Maximizing Plan Re-Use
Andrew Kelly
(blog | twitter)
The concept of executions plans is still fairly new to me, something I had little knowledge on prior to Andrew’s session. Andrew presented a good mix of knowledge about plans, recompilation of plans, reasons, etc. and active examples to help us tie the concepts to the code. While I’m by no means an expert after one session, he filled in some critical gaps in my own learning and helped connect some dots from past tuning experiences.

Storage for the DBA
Denny Cherry
(blog | twitter)
As Denny put it in the beginning, often there is a disconnect between DBA’s and Storage Admins that comes down to some fundamental differences in terminology. This session was a ‘How to Speak Storage Admin’ class that walked us trough the basics of terminology, tools and methods to help size your environment, and some advanced tools he uses in his own environment. And excellent session, even if I am a developer and not a DBA 🙂

Top 10 Mistakes on SQL Server
Kevin Kline
(blog | twitter)
An excellent session from Kevin on the top 10 DBA mistakes he has seen in his experiences. From lack of troubleshooting methodology to not testing backups, he covered a number of assumptions and bad practices that we have probably all been guilty of, at one time or another.
Note: The linked slides page above has the 2005 version of this Top 10… slides, but not the newer 2008 one he presented yesterday. I assume that will be posted soon, though

The Community

The community was probably the best part of the event. Beyond getting to learn from so many people (for free!) it was great to actually meet them face to face. Someone repeated the “Our rockstars are not the same as your rockstars” comment at one point during the day, and I couldn’t agree more. It was just downright cool to meet people that previously I had only talked with on twitter and forums, or seen as names on book covers and faces in webinars. The down-to-earth, we’re-all-part-of-the-same-community feeling was a great change from the larger conferences that (not that I don’t appreciate those as well). Instead of being a conference event, the day had a more fun, get-together feel to it.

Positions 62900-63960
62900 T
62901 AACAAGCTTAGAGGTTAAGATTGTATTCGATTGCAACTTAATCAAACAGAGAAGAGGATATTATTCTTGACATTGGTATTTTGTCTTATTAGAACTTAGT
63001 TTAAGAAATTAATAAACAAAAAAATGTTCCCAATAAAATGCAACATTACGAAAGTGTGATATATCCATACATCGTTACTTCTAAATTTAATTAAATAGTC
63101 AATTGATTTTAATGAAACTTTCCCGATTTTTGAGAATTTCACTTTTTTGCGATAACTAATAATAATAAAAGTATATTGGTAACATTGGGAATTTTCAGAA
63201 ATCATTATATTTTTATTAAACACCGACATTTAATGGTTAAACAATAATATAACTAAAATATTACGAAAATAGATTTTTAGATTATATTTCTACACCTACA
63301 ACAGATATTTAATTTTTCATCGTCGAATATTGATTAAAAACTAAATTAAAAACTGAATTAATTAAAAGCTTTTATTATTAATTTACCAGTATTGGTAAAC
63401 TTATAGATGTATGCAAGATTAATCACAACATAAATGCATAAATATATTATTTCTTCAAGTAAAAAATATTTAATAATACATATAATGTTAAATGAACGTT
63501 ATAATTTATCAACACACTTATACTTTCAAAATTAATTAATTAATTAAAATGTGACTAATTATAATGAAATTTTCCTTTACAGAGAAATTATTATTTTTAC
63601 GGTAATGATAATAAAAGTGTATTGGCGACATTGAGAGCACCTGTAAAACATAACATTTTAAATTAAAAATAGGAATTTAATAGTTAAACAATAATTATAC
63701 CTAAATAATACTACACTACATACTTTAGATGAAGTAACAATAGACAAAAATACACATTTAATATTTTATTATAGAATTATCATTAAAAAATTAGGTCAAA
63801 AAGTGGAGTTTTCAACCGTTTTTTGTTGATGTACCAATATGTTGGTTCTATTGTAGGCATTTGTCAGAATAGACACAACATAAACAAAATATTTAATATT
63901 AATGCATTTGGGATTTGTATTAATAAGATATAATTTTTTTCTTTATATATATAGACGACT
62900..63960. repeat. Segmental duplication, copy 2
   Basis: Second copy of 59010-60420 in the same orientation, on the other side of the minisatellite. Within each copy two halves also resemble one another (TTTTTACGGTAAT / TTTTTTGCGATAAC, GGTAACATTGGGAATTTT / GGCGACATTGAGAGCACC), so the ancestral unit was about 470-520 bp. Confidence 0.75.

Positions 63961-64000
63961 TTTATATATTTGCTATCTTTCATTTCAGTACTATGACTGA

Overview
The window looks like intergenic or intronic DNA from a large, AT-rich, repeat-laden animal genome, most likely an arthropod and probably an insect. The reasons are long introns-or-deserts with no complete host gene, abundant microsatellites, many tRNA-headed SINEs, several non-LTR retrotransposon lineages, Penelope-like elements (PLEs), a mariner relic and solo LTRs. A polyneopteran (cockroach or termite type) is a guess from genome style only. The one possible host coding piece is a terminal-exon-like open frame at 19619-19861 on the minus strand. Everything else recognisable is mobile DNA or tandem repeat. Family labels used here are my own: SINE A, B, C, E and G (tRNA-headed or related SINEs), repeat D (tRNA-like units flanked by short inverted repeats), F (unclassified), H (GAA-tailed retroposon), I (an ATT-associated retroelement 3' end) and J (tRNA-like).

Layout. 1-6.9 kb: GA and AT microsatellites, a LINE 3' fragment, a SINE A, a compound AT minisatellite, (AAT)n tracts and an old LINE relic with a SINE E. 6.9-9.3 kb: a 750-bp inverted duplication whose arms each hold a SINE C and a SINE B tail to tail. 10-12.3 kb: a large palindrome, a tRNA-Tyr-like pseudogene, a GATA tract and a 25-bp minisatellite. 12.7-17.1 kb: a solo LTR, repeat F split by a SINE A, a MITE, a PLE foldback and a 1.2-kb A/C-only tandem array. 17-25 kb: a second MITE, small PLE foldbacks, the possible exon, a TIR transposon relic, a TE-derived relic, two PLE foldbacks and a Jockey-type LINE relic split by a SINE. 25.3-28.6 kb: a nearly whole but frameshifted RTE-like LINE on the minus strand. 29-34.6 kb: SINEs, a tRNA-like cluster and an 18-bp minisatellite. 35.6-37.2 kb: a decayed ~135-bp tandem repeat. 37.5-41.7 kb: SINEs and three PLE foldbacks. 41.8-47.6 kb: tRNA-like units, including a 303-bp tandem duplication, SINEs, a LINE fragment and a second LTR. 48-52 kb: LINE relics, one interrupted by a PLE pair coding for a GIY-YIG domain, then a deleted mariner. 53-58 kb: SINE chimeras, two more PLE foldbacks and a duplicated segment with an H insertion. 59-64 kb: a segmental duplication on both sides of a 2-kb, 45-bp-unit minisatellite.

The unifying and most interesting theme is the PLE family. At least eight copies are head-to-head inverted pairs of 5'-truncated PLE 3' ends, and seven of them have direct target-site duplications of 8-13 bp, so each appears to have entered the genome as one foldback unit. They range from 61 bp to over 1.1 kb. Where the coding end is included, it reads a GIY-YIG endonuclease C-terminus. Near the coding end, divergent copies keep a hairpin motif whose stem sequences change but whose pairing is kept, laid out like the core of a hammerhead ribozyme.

And the fact that Greg (SQLSensei) picked up my bar tab and I got a raffle drawing prize from Kevin (kekline) definitely didn’t hurt. Peter (Peter_Shire), Greg (SQLSensei), and the rest of the group at Charlotte put together an excellent event.

Final Word

The event was a resounding success. This was my first SQL Saturday and already I’m looking forward to my next one, and the one after that. The SQL community is amazing and I think that these events really drive it home. I urge everyone to support your local SQL Server user groups and events like SQL Saturday, as this will only help the community continue growing and continue to be a close-knit and fun community to be a part of.

I have also, after urging from a number of people, started giving thought to offering to speak at few events myself. While I’m not nearly the SQL guru that the other speakers are, I’ve been in the trenches for a while, broken my fair share of servers, and could probably find one or two things to pass on.